1987 Renault 25 R25 GTX 2.2 petrol from Australia and New Zealand
Practicality, character and economy balanced by poor component quality
Steering column bearings and shaft replaced.
Rear wheel bearing, rear wheel brake cylinders and brake lines replaced.
Front discs, pads and hoses replaced.
Both driveshafts replaced (one new, one s/h).
Anti-roll bar drop links and bushes replaced.
Water and air temperature sensors, CO potentiometer replaced to cure rich running problem.
Fuel gauge/trip computer replaced.
Cam belt replaced at 120,000 miles (easy job).
Driver's window winder motor and stereo unit replaced with s/h parts.
Front shocks replaced.
Removed all AC components (didn't work).
The following parts came from a spare car: rear struts, tailgate, windscreen, starter motor, driver's seat, brake master and clutch slave cylinders.
The clutch and gearbox will follow.
Ongoing faults: heater is either off or fully on, syncro gone on first, weak on second, excessive play in final drive.
It's a shame the French aren't as good at BUILDING cars as they are at DESIGNING them! If you aren't an enthusiast/mechanic like me, owning one of these would be expensive and frustrating. The quality of the running gear components and some of the controls and trim is sub-standard (squeezing suppliers?).
As a car, the 25 is one of Renault's better efforts. The styling is sharp and distinctive, aging well. It's unusual in being a large FWD hatch, very useful load carrier, though the legroom is not generous for it's size. The 25 is light for it's size; combined with the quick, light steering and torquey motor, makes it nimble around town.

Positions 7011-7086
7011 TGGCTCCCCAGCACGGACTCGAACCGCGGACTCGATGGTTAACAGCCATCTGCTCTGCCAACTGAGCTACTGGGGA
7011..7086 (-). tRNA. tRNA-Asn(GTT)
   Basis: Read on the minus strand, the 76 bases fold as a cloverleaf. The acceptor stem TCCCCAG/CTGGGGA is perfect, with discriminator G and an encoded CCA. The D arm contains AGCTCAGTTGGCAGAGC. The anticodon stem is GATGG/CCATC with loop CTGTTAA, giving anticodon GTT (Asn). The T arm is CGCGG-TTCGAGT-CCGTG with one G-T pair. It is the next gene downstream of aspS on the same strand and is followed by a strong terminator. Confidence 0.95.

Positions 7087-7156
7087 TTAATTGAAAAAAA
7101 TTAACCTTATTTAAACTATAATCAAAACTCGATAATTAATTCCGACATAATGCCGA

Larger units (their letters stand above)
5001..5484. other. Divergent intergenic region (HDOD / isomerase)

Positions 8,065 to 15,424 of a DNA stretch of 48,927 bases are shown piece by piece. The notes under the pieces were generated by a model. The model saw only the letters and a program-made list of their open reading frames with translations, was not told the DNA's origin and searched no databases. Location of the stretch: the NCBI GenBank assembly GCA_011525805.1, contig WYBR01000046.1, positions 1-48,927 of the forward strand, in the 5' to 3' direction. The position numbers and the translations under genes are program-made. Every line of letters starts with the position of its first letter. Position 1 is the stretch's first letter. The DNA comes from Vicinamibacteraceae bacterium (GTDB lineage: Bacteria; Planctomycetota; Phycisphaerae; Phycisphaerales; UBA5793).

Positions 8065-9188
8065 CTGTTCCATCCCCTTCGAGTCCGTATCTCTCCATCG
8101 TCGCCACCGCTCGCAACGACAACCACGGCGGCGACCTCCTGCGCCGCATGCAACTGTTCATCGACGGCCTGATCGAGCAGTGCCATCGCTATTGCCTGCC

The 2.2 litre 8 valve motor is the car's best feature: they appear to be bullet-proof, not particularly powerful, but heaps of torque, the Rennix EFI works brilliantly, and the car is astonishing economical (best 39 mpg on a trip). Combined with a generous 70plus litre tank, touring range is excellent.
Ride is harsh over small bumps, excellent on large bumps, treats speed bumps with disdain. Big anti-roll bars keep things under control in the corners, car is quite nicely balanced, with lift-off oversteer. Alas, bumpy corners are a nightmare with truly horrendous bump-steer; how they could release a car with such a chronic and dangerous fault amazes me. Brakes are excellent despite rear drums.
Driving position odd, with angled wheel, offset instruments hard to read, seats lack lateral support, but are comfortable. Relaxed tourer. The standard Philips stereo and 6.5 inch speakers are very good, column controls.
Easy car to work on (just as well!), you can climb into the engine bay. Mechanically quite simple.
Would you buy another car from this manufacturer? Yes
Review Date: 12th July, 2006
I should add to the above that the parts back-up from Renault (in NZ) has been very good in terms of price and availability. Both Supreme in Wellington and the Gallerie in Auckland have been great to deal with; makes all the difference maintaining an older car.
I'm just about to purchase a 2.2 ltr GTX auto, when I say purchase I mean recieve, any major points to look out for? it's a 1989 F plate with relatively low miles.
Best cars in the world had a dozen never a bad one.